Poornachandra Sarang, Matjaz Juric, Benny Mathew, “Business Process Execution Language for Web Services BPEL and BPEL4WS”
Packt Publishing | 2006 | ISBN: 1904811817 | 372 pages | PDF | 4 MB
An Architects and Developers Guide to BPEL and BPEL4WS
Architecture, syntax, development and composition of Business Processes and Services using BPEL
Advanced BPEL features such as compensation, concurrency, links, scopes, events, dynamic partner links, and correlations
Oracle BPEL Process Manager and BPEL Designer Microsoft BizTalk Server as a BPEL server
Web services provide the basic technical platform required for application interoperability. They do not, however, provide higher level control, such as which web services need to be invoked, which operations should be called and in what sequence. Nor do they provide ways to describe the semantics of interfaces, the workflows, or e-business processes. BPEL is the missing link to assemble and integrate web services into a real business process BPEL4WS standardizes process automation between web services. This applies both within the enterprise, where BPEL4WS is used to integrate previously isolated systems, and between enterprises, where BPEL4WS enables easier and more effective integration with business partners. In providing a standard descriptive structure BPEL4WS enables enterprises to define their business processes during the design phase. Wider business benefits can flow from this through business process optimization, reengineering, and the selection of most appropriate processes . Supported by major vendors — including BEA, Hewlett-Packard, IBM, Microsoft, Novell, Oracle, SAP, Sun, and others — BPEL4WS is becoming the accepted standard for business process management.
This book provides detailed coverage of BPEL4WS, its syntax, and where, and how, it is used. It begins with an overview of web services, showing both the foundation of, and need for, BPEL. The web services orchestration stack is explained, including standards such as WS-Security, WS-Coordination, WS-Transaction, WS-Addressing, and others. The BPEL language itself is explained in detail, with Code snippets and complete examples illustrating both its syntax and typical construction. Having covered BPEL itself, the book then goes on to show BPEL is used in context. by providing an overview of major BPEL4WS servers. It covers the Oracle BPEL Process Manager and Microsoft BizTalk Server 2004 in detail, and shows how to write BPEL4WS solutions using these servers.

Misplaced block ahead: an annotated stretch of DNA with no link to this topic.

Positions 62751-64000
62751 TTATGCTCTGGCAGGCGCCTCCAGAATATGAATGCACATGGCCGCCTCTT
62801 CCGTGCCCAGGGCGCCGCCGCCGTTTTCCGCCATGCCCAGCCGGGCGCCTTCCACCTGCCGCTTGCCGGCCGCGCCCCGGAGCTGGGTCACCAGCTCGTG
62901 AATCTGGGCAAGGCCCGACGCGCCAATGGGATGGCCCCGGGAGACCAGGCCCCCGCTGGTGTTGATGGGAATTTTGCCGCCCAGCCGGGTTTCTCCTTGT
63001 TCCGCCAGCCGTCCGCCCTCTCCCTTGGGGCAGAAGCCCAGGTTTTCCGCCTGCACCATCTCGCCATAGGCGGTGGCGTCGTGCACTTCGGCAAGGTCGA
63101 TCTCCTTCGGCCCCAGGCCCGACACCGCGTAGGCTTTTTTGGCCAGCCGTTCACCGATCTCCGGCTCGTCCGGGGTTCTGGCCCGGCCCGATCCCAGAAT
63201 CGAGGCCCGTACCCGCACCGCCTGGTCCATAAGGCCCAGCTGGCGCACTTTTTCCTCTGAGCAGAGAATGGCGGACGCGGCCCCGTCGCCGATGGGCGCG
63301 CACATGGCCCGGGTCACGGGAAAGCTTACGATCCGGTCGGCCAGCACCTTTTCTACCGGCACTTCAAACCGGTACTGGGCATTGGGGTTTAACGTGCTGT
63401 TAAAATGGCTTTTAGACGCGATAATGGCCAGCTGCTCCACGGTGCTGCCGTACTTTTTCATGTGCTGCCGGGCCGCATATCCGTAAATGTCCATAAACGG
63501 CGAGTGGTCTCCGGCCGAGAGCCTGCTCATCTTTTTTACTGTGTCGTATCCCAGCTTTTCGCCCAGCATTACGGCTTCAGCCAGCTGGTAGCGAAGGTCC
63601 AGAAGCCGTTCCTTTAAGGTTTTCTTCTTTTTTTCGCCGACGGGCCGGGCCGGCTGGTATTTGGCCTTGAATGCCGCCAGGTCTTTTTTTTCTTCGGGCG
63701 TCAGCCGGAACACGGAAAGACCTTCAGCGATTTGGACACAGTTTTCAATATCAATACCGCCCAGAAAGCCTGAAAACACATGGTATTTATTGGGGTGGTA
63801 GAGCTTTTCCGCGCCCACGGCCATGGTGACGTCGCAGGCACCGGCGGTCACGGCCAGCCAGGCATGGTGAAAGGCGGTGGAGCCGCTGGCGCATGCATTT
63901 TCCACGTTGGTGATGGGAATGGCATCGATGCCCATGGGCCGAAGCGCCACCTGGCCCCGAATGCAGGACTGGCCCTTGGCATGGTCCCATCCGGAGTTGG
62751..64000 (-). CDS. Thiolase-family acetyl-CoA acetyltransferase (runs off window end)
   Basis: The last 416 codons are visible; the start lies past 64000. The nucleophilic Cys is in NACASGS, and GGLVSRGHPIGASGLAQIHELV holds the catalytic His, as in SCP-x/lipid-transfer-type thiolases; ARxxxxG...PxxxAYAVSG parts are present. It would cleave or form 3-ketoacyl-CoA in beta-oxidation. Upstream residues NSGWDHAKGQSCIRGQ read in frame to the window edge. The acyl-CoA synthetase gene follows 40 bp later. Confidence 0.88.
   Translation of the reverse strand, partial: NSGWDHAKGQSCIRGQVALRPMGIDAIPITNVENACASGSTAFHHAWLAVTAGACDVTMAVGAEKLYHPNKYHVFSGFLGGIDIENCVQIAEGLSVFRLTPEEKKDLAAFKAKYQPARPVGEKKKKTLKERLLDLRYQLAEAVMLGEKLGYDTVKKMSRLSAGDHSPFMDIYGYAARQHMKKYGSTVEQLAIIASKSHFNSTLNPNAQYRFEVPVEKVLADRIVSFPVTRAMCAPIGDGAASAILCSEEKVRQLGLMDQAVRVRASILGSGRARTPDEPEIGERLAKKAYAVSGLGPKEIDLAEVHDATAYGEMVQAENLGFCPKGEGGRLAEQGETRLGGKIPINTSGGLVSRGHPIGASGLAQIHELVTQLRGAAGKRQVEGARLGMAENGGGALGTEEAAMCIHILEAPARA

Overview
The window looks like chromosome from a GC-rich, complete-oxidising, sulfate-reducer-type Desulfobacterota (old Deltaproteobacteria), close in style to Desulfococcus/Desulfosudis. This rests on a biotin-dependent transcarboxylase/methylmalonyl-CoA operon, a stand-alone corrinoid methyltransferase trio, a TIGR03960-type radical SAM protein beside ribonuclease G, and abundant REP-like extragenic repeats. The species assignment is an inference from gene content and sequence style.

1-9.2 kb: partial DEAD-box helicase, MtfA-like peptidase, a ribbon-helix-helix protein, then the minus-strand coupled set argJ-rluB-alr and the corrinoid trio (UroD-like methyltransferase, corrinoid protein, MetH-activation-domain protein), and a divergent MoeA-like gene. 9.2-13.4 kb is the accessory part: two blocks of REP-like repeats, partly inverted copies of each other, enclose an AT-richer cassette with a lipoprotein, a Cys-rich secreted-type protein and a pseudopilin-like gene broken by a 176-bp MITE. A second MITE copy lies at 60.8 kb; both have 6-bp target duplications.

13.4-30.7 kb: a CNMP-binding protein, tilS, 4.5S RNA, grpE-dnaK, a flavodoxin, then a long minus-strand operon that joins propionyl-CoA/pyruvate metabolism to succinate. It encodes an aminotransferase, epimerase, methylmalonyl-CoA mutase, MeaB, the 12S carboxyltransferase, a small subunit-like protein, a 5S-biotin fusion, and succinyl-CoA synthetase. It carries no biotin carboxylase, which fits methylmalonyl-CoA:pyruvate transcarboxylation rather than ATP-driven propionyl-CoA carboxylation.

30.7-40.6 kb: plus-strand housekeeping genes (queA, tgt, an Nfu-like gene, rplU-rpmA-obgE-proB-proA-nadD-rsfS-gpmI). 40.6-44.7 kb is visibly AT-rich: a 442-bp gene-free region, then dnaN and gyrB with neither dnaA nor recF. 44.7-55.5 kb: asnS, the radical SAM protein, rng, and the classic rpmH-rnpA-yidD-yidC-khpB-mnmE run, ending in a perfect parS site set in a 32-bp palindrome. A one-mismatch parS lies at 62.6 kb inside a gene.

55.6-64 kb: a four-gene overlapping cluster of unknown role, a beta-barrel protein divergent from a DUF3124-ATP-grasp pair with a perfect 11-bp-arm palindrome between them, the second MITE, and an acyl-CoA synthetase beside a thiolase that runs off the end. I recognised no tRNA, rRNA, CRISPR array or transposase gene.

What you will learn from this book?
Chapter 1 provides a detailed introduction to BPEL and Service Oriented Architecture (SOA). It discusses business processes and their automation, explains the role of BPEL, web services, and Enterprise Service Buses (ESB) in SOA, provides insight into business process composition with BPEL, explains the most important features, compares BPEL to other specifications, provides an overview of BPEL servers, and discusses the future of BPEL.
Chapter 2 provides a detailed introduction to the Web Services Technology Stack. It discusses the important standards and specifications for using BPEL and implementing SOA with web services, such as WS-Security, WS-Addressing, WS-Coordination, WS-AtomicTransaction, WS-BusinessActivity, WS-Reliable Messaging, etc.
Chapter 3 discusses the composition of web services with BPEL. The chapter introduces the core concepts of BPEL and explains how to define synchronous and asynchronous business processes with BPEL. The reader gets familiar with BPEL process structure, partner links, sequential and parallel service invocation, variables, conditions, etc.
Chapter 4 goes deeper into the BPEL specification and covers advanced features for modeling complex business processes. Advanced activities, scopes, serialization, fault handing, compensations, event handling, correlation sets, concurrent activities and links, process lifecycle, and dynamic partner links are covered in detail.
Chapter 5 explains how to use the Oracle BPEL Process Manager for deploying and executing business processes defined in BPEL. It describes the server architecture, tools, features, and common approaches for managing and debugging BPEL processes. The chapter also looks at graphical development of BPEL processes using Oracle BPEL Designer for JDeveloper and for Eclipse.
Chapter 6 takes a detailed look at the advanced features of the Oracle BPEL Process Manager including extension functions, dynamic parallel flows, Web Services Invocation Framework, Java embedding, Notification service, Workflow service, Identity service, and Oracle BPEL Server APIs.
Chapter 7 discusses MS BizTalk Server 2004 and its support for BPEL. It explains how to develop business processes in BizTalk and export them to BPEL. It also explains how to import BPEL processes into BizTalk and how to use the Orchestration Designer tool to define processes graphically, and compares BizTalk and BPEL constructs.
Appendix A provides a syntax reference for BPEL version 1.1. The appendix covers standard BPEL activities and elements, functions, attributes, and faults.
Who this book is written for?
This book is aimed at architects and developers in the design, implementation, and integration phases of advanced information systems and e-business solutions, developing business processes and dealing with the issues of composition, orchestration, transactions, coordination, and security. The book presumes knowledge of XML and web services, web services development (either on J2EE or .NET), and multi-tier architecture